Updated: Jul 29, 2020
Winter is finally over. That means it’s time to break in some new running shoes and enjoy the warmer weather. As you transition from treadmill to outdoor trails, it’s important to make sure your feet are prepared. Of course, how you take care of your feet will be slightly different depending on the person and the type of runner. But overall, you should take the time and effort to ensure that your feet are ready to go when you hit the trails. Here is what we recommend.
Invest in comfortable, supportive running shoes
No running shoe is the same. In fact, each shoe is made for different types of running, stride length, and foot attributes. Not only can a shoe be uncomfortable if it’s too tight, but it can also lead to black toenails and increased sensitivity and pain in your feet. If your shoes are too loose, your feet will likely slide around in the shoe, causing blisters. In addition to pain and blistering, the wrong shoe can cause more serious damage, like ankle sprains and knee injuries. Avoid any injuries by investing in the best shoe for you.
If you do not already have a style and make that works for you and your workout routine, make sure to visit a running shoe specialty store. A specialist will have the ability to study your feet and narrow down your selection. The pair you purchase should be comfortable and supportive, so your feet require less recovery time between each run.
Find the right socks for your feet
Finding the right running shoe is only a start to taking care of your feet throughout running season. Your socks are just as important to the process. The wrong type of sock is one of the leading causes of blisters in runners. Many are made from cotton, which absorbs and stores sweat and causes more friction for your feet. Instead, consider buying socks made from lightweight, water-resistant materials. This will allow your feet to breath as they reduce friction and help control moisture levels in the shoe.
No matter which socks you select, make sure to consider the overall fit before making a purchase. A great way to gage whether or not that type of sock will work for you is to try them with your running shoes. This will help you determine if the sock is too thick, thin, tall, short, etc.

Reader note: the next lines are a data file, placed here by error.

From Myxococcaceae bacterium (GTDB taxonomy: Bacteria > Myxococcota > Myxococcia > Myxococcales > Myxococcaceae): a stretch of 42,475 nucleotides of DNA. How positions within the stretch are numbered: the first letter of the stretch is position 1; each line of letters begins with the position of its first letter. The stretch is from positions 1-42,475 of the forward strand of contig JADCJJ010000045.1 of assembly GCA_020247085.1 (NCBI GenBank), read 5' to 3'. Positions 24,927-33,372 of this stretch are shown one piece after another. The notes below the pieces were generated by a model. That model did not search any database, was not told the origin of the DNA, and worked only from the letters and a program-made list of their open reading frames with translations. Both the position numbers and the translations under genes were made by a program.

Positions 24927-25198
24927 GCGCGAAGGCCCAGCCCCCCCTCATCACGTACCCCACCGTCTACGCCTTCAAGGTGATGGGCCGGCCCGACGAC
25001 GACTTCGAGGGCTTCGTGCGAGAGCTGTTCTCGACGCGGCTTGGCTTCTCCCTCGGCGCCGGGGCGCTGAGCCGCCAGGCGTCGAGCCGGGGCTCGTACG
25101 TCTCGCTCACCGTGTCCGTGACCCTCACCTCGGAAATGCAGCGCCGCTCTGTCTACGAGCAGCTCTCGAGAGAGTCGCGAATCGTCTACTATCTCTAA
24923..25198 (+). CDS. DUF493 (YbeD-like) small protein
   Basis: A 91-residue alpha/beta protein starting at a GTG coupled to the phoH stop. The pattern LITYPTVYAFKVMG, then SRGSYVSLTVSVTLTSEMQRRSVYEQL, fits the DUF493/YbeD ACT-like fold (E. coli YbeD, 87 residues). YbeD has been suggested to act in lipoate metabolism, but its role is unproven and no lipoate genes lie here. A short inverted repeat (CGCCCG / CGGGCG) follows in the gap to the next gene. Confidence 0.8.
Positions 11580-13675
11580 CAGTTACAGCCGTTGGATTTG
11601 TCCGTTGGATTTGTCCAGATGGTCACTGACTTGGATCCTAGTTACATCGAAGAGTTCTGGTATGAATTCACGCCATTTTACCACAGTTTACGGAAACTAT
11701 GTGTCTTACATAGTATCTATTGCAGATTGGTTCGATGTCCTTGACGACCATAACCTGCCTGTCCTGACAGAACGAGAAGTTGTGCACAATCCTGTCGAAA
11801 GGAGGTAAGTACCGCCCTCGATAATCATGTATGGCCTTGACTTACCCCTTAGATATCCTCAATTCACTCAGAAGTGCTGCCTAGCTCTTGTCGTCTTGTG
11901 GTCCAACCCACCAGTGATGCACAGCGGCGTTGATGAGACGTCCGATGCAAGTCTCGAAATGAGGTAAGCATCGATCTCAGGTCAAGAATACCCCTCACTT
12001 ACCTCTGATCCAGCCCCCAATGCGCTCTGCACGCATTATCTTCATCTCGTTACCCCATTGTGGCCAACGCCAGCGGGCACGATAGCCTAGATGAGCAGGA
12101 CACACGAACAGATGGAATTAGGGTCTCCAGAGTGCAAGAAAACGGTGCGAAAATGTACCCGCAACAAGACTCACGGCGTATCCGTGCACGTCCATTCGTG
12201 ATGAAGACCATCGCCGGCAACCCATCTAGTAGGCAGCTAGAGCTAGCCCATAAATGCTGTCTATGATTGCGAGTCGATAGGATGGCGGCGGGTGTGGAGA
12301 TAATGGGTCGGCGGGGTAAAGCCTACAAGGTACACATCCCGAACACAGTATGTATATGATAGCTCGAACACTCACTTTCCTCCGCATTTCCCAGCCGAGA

Moisturize your feet
Every time you go for a run, your feet take a beating. As a result, runners are more prone to calloused and dry feet, which can lead to heel fissures. Avoid cracked and bleeding skin after each run by moisturizing your feet with foot cream on a daily basis. (Is there a particular kind GSFA recommends?) We recommend applying lotion after you bathe. Then, rub each foot until the skin feels soft and smooth.
Keep nails trimmed
Untrimmed nails will typically get caught in your socks and rub on the front of your shoes each time you take a stride. This can strain your nail, which causes bleeding, or rip the nail entirely. As several injuries may stem from long toenails, make sure to keep them trimmed and filed.
Strengthen your toes
Many injuries stem from weak feet and ankles. Just as your core requires routine strength training, your feet and ankles need periodic exercise to remain strong. Otherwise your muscles will not have the ability to keep your feet in the proper position to plant and push your body as you run. Between workouts, you should therefore complete the following exercises:
Toe raises: Place your feet shoulder width apart and raise your toes so you bounce back onto your heels.
Towel pulls: Place a towel under your feet. Grab and pull the towel with your toes.
Heel-toe walks: In your running shoes, walk around the room rolling from heel to toe in one fluid motion.
Heel drops: Stand with your heels hanging off a step. Drop your heel down below the step and pull back up.
Each exercise should be completed 20 times in three sets.
Overall, any running injury can take weeks or months of time out of the spring running season. Avoid the pain and suffering by taking care of your feet. And remember: if you do experience any pain throughout the process, please give us a call to ensure that the injury does not become severe. Otherwise, get out there and enjoy the myriad of outdoor activities
Louisiana has to offer! Here are some upcoming events in the Greater New Orleans Area:
March 25: Best Damn Race New Orleans
March 31: Crescent City Classic